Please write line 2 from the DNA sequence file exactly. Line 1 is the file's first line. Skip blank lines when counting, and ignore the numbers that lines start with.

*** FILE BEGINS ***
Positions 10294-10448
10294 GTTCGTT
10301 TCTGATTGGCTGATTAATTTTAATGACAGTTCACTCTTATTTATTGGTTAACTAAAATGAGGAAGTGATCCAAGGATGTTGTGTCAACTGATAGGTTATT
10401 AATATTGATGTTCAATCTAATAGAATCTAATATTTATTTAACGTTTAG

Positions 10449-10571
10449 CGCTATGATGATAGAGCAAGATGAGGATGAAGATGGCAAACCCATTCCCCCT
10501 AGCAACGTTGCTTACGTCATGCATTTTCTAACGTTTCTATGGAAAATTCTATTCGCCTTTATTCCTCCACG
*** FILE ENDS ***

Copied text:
10294 GTTCGTT